In the mass and mess of Berlin’s party circuit, one can still reach in with an ungloved hand and try to piece things out. No doubt there are tribes and typologies, the ritual formats in which we all partake, no matter where we’re dancing: small civilizations waiting for toilet stalls, passé sportswear looks, Club-Mate idolatry, the morning stretch-break. I make no claim for universality here, but for kinship—find me someone who doesn’t recognize the joy of an afternoon party in the garden of a Berlin club during our precious few months of sunlight. No matter which venue, the vibe is lush: sun on the skin, hours of warming music and people striding around in looks (it’s worth wearing color when you’re dancing in the daylight).
Unlike some other clubs in the neighborhood, Friedrichshain’s ://about blank leaves its outdoor play-area open year-round. Thus, we can consider a distinct breed of Berlin club formats: the Wintergarten rave. Buttons, a monthly party hosted at ://about blank since 2016, throws down a particularly luscious garden mood—as, of course, it’s not just about there being an orchard, but how cute the attendant fruits are. And the Buttons crowd is very cute.
The themed parties stretch between one and two days, and they feature a roster of DJs adeptly spinning house, techno and everything in between. Buttons sets a bar in this city known for its hedonism; it’s an event at which you’ll see the regulars, while also lacking any sense of scene-y elitism. A few months ago, for purely investigative purposes to prepare this article, I attended an edition of the party—the theme was “Birdwatching”. Although it was held midway through January, the turnout was vibrant and sustained—always a charge in the room, and always enough room to twirl.
Rather than the garden being a kind of auxiliary region of the venue, an add-on, the large extent of the party’s programming was packed into a little carnival tent dubbed the “Winter Garden”, which was set up in ://about blank’s sprawling backyard. Throughout the venue, as is the tradition of Buttons, we were treated to the themed decorations: papier-mâché winged daddies, toucan prints, rose-colored plastic torsos with affixed angel wings, and I’m sure a number of other libidinal sculptures I didn’t see through the fog, sweat and misted windows. Ultimately, the winter garden became more like a steamed-up tropical greenhouse.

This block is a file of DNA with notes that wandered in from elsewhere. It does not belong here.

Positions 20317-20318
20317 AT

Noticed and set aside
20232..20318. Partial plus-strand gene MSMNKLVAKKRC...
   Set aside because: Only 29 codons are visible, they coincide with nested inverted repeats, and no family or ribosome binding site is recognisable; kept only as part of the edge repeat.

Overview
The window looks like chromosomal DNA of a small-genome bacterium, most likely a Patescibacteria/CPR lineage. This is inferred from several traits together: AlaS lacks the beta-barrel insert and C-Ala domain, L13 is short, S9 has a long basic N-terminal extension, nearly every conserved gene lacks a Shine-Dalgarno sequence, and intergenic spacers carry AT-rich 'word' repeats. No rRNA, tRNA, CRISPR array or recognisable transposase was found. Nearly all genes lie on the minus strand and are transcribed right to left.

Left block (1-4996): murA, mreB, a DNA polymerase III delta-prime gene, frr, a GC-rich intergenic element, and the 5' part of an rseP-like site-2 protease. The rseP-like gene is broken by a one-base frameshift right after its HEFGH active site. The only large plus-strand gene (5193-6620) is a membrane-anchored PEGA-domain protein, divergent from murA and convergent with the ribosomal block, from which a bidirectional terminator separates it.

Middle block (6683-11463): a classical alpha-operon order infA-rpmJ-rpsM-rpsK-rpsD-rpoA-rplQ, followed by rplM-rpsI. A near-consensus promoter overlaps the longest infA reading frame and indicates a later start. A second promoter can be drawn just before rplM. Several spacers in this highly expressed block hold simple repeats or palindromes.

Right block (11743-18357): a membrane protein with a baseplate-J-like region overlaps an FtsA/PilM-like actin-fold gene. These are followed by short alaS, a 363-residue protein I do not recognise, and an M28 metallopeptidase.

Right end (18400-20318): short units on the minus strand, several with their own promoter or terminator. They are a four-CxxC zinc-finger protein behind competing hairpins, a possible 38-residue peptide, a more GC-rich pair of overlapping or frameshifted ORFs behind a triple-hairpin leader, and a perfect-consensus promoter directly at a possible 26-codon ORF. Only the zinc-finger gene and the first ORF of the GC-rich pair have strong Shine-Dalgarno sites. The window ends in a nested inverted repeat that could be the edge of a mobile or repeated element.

And for good reason: the sets were very well-tuned. Buttons resident Sunset Motherfucker opened the floor at two in the morning, starting with slow-burning Neu Deutsche Welle cuts before moving into a field of ’60s and ’70s Italian pop, and then ramping up to some truly bitchy closers.
Noteworthy here is “The Judgement” by Porno DJ, a 1999 progressive house track complete with sex moans and Eddie Maduro’s seminal, pitched-down speech from Logic’s “The Warning”: “Phase one — The seed is planted when opposites attract — can you dig it? It takes the physical to create the physical. Phase two — the flower blossoms through what seems to be a concrete surface…”
Vocal samples in DJ sets can act as inscriptions, signals to the history of dance genres and their producers. When the Majorca-born Porno DJ embedded that Logic speech in “The Judgement”, he made a gesture to house’s roots, which stretch back to the clubs of Chicago in the ’80s, and those of Detroit, London, New York and Newark in the next decade. These concrete floors acted as incubators, safe places to be a deviant body. So when Sunset Motherfucker played “The Judgement”, in 2018, in former East-Berlin, she too drew in this lineage of house (and the many genres it inspired) as a music of sanctuary and liberation.